Lifes Challenges Drive Pearce
Pearce, the executive director of the North Kent Service Center began his life of ministry at a young age and has continued to this day. It was also at that young age that Pearce discovered his passion to help the disadvantaged, two interests that exist in his career at the NKSC.
But Pearce’s story begins as a college student at Grand Rapids Baptist College, now Cornerstone College where he studied communications and drama, while becoming a youth pastor at five different churches across the state. After graduating from Grand Rapids Baptist, Pearce worked in a church outside of Detroit, where he stayed for two years before deciding to apply to the seminary at Grand Rapids Baptist.
During the application process however, Pearce received a call from the college asking if he would be interested in becoming director of admissions for the college and the seminary – a position Pearce could not turn down.
“It was an opportunity to use my faith to reach the needs of the community and to speak and recruit for the college,” said Pearce. “I worked there for three years and then decided it was time to try other things and really develop my passion to help the disadvantaged.”
For the next few years Pearce worked with Mel Trotter Ministries and spoke in churches and in the community to raise awareness of the program’s resources, needs and services.
During his time there he was asked to start a substance abuse recovery center in Alabama, from scratch – another challenge he stepped up to. The Shoulder, which started in Texas, asked Pearce to start the new recovery center as well as serve as its executive director.
“I was intrigued to start something new,” said Pearce. “I got started and then was able to help them hire my replacement when I left to come back to Michigan.”
Pearce and his family moved back to the area to be close to family and return to a familiar life, while Pearce worked for a year with his hands in numerous projects for Mel Trotter and other organizations in the area.
In 1990 Pearce happened to be looking through the paper for different opportunities at a full time level, it was then that he came across an advertisement seeking a new executive director at NKSC.
When he applied for the position Pearce took the initiative and asked to come and tour the facilities, something no other candidate had asked. And something that impressed the retiring executive director at the time, weeks later, Pearce had the job.
Today, he leads NKSC, an organization founded in 1973 as a place where people in need could go to receive crisis help. It served as a relief to churches who were suffocated by all those in need, and also could offer extended services that some churches could not.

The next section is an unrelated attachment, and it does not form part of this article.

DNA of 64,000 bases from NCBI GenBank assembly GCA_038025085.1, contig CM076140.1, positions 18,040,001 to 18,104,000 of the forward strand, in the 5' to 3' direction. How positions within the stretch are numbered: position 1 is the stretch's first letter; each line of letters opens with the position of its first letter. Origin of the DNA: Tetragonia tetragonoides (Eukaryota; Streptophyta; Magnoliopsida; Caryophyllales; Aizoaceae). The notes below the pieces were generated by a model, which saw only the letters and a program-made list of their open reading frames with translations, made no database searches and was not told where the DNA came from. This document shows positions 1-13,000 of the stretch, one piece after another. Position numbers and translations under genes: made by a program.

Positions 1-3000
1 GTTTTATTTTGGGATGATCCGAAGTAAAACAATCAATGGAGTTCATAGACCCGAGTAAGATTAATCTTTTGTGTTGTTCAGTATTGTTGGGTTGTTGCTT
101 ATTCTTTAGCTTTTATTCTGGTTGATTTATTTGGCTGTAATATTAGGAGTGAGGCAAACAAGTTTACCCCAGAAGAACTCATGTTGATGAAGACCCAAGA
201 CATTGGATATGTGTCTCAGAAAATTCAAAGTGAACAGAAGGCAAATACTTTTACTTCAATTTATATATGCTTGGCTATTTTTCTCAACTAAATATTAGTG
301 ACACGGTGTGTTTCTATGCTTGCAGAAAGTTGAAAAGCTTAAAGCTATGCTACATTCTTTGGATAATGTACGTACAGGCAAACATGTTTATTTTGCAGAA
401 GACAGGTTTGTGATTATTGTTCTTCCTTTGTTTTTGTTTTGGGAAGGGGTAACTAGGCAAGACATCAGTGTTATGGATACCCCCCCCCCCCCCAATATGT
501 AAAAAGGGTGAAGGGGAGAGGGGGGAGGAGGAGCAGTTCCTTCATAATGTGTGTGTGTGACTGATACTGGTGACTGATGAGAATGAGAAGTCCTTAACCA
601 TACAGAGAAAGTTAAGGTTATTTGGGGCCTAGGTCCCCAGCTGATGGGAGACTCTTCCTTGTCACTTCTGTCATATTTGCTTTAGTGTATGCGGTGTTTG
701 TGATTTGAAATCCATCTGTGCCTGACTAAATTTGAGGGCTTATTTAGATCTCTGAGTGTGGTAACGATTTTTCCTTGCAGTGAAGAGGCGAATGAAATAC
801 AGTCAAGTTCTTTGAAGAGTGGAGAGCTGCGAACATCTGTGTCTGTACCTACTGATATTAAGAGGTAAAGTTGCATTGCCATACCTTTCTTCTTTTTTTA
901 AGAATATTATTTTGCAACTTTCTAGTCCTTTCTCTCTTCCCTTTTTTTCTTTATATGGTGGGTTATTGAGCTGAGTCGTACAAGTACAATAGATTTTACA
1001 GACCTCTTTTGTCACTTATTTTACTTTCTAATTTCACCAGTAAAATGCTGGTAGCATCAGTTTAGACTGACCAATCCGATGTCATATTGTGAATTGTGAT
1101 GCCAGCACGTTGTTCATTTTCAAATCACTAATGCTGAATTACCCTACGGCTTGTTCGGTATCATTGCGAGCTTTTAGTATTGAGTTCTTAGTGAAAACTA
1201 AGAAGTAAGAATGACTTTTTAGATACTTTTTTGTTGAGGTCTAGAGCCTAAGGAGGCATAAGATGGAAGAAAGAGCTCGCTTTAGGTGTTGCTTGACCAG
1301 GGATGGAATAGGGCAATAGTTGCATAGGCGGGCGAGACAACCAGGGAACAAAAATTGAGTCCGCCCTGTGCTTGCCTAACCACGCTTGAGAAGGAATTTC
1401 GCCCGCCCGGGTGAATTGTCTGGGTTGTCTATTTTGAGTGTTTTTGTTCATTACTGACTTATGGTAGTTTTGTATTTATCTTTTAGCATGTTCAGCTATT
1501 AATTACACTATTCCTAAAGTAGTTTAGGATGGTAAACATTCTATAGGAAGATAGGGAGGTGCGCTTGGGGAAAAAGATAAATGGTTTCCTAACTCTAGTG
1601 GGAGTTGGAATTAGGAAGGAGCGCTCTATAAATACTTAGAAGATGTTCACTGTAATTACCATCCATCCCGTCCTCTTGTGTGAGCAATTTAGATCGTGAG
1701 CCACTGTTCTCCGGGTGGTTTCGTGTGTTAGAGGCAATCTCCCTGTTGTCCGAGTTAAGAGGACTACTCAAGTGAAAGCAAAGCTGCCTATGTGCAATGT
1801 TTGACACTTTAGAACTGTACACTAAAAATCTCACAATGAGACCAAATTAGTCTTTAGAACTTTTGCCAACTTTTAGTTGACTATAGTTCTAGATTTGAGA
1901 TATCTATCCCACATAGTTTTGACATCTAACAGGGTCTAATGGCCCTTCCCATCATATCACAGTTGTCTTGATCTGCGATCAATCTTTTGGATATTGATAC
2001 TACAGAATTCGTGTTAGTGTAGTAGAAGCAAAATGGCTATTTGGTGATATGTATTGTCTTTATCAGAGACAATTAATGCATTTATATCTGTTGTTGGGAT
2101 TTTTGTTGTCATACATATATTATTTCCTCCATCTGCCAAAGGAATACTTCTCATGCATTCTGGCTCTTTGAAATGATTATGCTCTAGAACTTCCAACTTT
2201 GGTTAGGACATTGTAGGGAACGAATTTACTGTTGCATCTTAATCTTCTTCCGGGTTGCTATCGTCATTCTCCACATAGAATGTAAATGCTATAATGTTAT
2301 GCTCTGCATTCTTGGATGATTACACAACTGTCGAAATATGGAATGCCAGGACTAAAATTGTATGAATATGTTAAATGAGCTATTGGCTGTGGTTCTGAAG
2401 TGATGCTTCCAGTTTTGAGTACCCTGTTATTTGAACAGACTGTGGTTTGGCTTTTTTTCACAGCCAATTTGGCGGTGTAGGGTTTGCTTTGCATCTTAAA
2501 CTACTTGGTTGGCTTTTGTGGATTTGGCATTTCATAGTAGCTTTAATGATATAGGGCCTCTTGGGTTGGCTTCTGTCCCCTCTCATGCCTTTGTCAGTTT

Starting out as Rockford Community Service Center, NKSC then expanded its services to all of Kent County and changed its name to reflect the change. Two years ago the organization experienced additional growth and moved from a 6,000 square foot building to a 16,000 square foot building to accommodate all the services it currently offers.
“We are more than just a food drop off center, although that is a main resource we offer,” said Pearce. “We also offer Meals on Wheels to seniors who can’t leave their homes, financial assistance with tax preparations and counseling for those in need. We really built on what was being done and doubled the number of families that now receive our help.”
Pearce said NKSC’s mission is to address the need of the community and asses what the emergencies are of families in the area and to address it and expand on the basics of what can be offered.
For example, Pearce said finding jobs is a critical issue for many families in the area currently, and as the organization grows he said he would like to identify ways to help families with that need.
And to meet the needs of so many families Pearce said he also sees the importance of partnerships and joint projects. For financial advice and counseling, NKSC works with several financial experts, as well as for life and basic skills classes, conflict resolution, parenting, hygiene and job seeking.
“I don’t believe in reinventing the wheel, if there is another organization out there that specializes in a service, why not go to the experts,” said Pearce. “There are so many needs in the community and we realize we can’t fix everything but to give people the resources to help themselves until they get back on their feet is very rewarding. We are moving as quickly as we can but we are really trying to be proactive instead of reactive.”